This morning I wrote about Senator John Hoeven flipping on his previous position and voting in favor of the very unpopular Better Care Reconciliation Act (BCRA). That version of “health care reform” was the first of many to be voted on in the Senate during this week after the narrow passage on the motion to proceed. Moments ago, the Senate voted on a straight repeal of Obamacare without a replacement plan ready. Hoeven again voted for the measure. It failed 45-55. He is o-for-2.
The “repeal only” option would have kicked 32 million people off of health insurance, raised premiums by 25%, and cut Medicaid by $842 billion. Tax cuts for CEOs and Wall Street financiers would have equaled $613 billion according to analysis. The impacts of this version if it had passed are worse than the BCRA.
This vote again flies in the face of public concerns issued by Hoeven earlier this month. Medicaid cuts in the BCRA were too drastic he stated. The cuts he voted for moments ago are $70 billion deeper. The hope for some in the Republican caucus was they could repeal current law and get some replacement plan passed at a later date. There is no guarantee Congress will be able to come together on a replacement plan. This is likely why Hoeven keeps talking about “process.” The current process used by Mitch McConnell leaves too many uncertain when it comes to their health care. Irresponsible.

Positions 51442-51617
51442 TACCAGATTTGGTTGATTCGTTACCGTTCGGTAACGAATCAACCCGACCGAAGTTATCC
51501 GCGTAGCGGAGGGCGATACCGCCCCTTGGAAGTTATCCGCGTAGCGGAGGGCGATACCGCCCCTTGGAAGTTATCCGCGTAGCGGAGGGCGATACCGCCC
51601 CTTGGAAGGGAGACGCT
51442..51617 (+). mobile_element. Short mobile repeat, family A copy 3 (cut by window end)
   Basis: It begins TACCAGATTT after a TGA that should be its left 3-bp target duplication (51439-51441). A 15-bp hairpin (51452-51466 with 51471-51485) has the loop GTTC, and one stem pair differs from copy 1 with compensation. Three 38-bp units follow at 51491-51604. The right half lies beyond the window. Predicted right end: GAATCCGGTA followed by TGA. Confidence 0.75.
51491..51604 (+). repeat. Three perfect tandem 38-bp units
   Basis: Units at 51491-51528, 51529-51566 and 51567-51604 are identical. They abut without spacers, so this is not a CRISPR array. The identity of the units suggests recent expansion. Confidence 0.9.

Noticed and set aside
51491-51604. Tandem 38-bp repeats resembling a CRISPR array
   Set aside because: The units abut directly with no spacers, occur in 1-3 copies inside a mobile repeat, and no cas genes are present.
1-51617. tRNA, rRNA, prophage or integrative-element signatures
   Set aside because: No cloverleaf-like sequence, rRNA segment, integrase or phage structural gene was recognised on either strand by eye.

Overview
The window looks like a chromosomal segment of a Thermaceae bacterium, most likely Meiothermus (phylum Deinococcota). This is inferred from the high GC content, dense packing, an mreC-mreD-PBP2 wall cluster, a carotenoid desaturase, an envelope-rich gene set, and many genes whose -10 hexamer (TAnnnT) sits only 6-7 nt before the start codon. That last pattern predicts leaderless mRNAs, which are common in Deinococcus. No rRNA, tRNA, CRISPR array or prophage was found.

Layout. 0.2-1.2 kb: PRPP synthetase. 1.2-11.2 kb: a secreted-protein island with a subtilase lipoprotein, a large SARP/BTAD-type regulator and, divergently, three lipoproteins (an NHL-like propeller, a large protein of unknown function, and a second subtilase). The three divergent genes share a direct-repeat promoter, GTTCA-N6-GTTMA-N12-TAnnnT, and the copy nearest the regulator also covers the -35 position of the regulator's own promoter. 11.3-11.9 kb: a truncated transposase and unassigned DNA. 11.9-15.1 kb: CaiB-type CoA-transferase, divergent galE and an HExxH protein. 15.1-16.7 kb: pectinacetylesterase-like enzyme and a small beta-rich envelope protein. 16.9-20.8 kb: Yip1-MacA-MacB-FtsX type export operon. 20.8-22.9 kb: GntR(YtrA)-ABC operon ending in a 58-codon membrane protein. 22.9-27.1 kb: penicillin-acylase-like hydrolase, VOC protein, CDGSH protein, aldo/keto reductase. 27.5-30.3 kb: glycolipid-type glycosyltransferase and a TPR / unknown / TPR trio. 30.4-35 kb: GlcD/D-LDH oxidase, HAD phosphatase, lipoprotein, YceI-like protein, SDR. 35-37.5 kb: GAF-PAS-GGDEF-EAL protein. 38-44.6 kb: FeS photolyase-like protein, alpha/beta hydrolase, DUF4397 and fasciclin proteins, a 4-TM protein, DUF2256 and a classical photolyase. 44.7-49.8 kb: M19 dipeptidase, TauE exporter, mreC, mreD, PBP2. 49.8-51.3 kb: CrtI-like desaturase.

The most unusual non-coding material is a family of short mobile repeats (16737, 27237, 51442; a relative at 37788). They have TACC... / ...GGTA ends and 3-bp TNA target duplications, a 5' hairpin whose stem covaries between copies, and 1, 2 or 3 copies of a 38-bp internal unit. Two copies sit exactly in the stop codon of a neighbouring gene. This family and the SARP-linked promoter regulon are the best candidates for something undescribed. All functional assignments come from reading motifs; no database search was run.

Hoeven took a late stance against the BCRA. He flipped when it came time to vote. However, this isn’t the first time he has voted for a straight repeal of Obamacare. He joined other Republican Senators in 2015 for a straight repeal knowing then President Obama would veto the bill. “Symbolic” votes as Congressman Kevin Cramer called them. Earlier this week, Cramer urged straight repeal from the Senate, Hoeven must have been listening.
Times have changed. We have a new President eager for a legislative victory. Whatever bill Congress passes onto the President will be signed. Trump has said he is sitting at his desk pen-in-hand. The Senate should stop with the irresponsibility, start over, hold public hearings, and pass something that works in a bipartisan way then urge the House to follow.
North Dakota’s other Senator, Heidi Heitkamp, has voted against both versions offered so far.
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